10 Reasons Taking Notes by Hand is Better

Whether you’re still in school or a card-carrying member of the real world, chances are you find yourself taking notes from time to time. When the time comes, it’s better to pick up a pencil than to open your laptop, and here are ten reasons why:

Taking Notes by Hand

10 Reasons Taking Notes by Hand is Better

1. Studies have shown that knowledge acquisition is facilitated by writing things out by hand.

2. Studies have also shown that handwriting assists memory. This is especially true for kinesthetic learners, who learn best when they’re using their hands. You’re also more likely to remember writing something down than you are to remember typing it because you were focusing on forming the letters with your hand, and going slower than if you were typing.

3. Doodling! Visual learners can combine words and images to help them remember concepts. In high school, I would often sketch stick figure drawings in the margins of my notes to help me keep all of the lectures straight and find the section I was looking for quickly. It also came in handy on the exams when a name or phrase would  trigger the memory of one of my little drawings, and its accompanying explanation. Nowadays, this type of note taking has been dubbed “sketchnoting,” and there’s even a guide that teaches you how to take proper sketchnotes. To this day, “Lycidas” calls to mind an image of a stick figure using a safety pin to pop a floating sheep (just read the poem… then you’ll understand).

4. Color coding – sure it’s possible on a computer, but what if one statement falls under two categories? With colored pencils, it’s easy to underline something inorange and green, or circle it in purple and pink and yellow stars for extra emphasis.

5. You have freedom to write all over the page, however you want. Adding a side note in the margin or writing at an angle is a lot easier when you’re writing by hand.

6. That pesky auto-correct problem isn’t an issue when hand-writing notes. Abbreviate and use your own shorthand without fear that your spell check is going to change it when you’re not looking.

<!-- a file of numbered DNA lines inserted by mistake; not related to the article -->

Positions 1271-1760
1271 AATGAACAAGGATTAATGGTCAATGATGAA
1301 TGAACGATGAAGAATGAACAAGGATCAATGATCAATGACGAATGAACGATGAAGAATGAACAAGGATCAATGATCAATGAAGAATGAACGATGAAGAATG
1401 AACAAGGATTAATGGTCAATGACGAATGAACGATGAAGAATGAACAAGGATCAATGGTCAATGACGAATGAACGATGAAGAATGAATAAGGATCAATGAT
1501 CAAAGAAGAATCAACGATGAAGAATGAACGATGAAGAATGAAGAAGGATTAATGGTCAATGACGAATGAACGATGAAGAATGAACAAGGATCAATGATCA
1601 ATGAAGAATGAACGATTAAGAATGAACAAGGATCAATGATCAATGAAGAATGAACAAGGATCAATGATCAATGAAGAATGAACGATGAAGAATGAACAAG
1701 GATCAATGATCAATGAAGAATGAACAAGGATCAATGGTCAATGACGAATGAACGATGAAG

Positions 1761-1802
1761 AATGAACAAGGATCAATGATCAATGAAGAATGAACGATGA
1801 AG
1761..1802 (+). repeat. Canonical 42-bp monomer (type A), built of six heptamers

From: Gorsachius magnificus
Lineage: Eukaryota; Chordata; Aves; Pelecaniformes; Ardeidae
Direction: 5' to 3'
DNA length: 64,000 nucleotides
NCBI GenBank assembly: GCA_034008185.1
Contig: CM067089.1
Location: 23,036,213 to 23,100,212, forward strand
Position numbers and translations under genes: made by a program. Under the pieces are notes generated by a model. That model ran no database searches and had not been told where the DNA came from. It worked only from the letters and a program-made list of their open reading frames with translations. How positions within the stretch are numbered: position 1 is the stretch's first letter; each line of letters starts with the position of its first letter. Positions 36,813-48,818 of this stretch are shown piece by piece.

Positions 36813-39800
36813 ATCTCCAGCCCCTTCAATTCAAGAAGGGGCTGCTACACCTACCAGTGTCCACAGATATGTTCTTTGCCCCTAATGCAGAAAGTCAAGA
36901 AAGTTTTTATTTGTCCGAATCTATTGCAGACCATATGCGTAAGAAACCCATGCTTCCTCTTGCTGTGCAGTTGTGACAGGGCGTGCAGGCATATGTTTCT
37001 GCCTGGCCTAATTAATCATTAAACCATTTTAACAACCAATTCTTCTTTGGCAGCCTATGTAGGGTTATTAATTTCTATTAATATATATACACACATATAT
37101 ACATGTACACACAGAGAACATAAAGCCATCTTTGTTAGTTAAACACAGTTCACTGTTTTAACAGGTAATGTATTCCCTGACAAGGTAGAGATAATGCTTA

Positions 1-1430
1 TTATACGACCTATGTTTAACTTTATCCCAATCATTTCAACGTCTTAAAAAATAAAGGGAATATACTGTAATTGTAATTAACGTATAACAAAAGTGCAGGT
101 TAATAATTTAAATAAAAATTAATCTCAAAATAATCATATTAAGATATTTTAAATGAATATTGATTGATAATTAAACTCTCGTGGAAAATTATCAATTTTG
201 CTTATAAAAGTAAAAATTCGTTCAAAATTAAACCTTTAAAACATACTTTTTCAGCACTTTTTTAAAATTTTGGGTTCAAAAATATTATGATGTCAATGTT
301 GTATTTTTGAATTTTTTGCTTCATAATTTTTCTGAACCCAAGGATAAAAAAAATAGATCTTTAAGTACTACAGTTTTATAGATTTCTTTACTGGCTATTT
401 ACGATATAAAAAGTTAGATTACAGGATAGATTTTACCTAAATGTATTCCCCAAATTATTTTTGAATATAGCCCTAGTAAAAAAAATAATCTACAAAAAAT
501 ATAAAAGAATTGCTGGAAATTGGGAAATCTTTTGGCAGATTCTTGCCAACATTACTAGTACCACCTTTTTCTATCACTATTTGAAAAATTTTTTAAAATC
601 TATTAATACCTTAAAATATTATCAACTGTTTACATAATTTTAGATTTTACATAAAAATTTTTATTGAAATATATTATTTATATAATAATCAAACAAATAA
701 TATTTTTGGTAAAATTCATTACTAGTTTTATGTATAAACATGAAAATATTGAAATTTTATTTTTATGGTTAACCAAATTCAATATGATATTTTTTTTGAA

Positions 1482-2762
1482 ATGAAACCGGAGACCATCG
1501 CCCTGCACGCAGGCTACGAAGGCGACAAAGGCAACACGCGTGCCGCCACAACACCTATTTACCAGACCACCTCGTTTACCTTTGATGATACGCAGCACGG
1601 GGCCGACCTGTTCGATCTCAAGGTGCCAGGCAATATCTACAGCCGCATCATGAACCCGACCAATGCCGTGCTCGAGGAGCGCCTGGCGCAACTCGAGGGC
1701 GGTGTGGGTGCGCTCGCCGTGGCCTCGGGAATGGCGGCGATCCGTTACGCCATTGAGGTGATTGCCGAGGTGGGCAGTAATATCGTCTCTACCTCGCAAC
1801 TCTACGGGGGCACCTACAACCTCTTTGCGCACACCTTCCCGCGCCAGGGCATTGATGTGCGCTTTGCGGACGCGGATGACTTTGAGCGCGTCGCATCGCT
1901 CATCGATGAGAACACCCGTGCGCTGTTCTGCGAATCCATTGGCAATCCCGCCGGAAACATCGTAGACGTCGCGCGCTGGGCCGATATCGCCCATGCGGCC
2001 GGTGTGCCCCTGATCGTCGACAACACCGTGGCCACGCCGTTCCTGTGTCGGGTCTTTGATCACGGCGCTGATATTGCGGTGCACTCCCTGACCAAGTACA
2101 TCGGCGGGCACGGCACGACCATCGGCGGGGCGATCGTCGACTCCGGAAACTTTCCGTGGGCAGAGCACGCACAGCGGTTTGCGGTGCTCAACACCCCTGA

7. Accidentally deleting ten pages of notes isn’t a concern when you have a hard copy. You also have access to those notes no matter what – even if your computer runs out of battery halfway through a lecture or your hard drive crashes the day before that huge presentation at work, your hand-written notes will be there for you.

8. Not all lectures are equally captivating. If you start to drift off, relevant doodles, or extra challenges like taking notes with your non-dominant hand, can help keep you focused. Laptops and tablets – especially ones with Solitaire – have a tendency to distract you if you’re already bored.

9. Pencils and paper are quick and easy to access. If you’re late to a meeting, or at the end of class as you’re packing up your things and your professor has one more thing to add, you’re likely to miss out if you’ve already powered down your laptop (especially if you’re a broke student with a dinosaur that takes days to boot back up).

10. Even if you’re not looking forward to a particular class or a long meeting that stands between you and your lunch break, you can always look forward to using your fun note-taking supplies. A word processing program just can’t compete with your 49ers notebook and scented pencils when it comes to hand-written excitement.

Tomorrow, I’ll be using my favorite pencil to take notes in class. Will you?

Photo by Jacob Bøtter.

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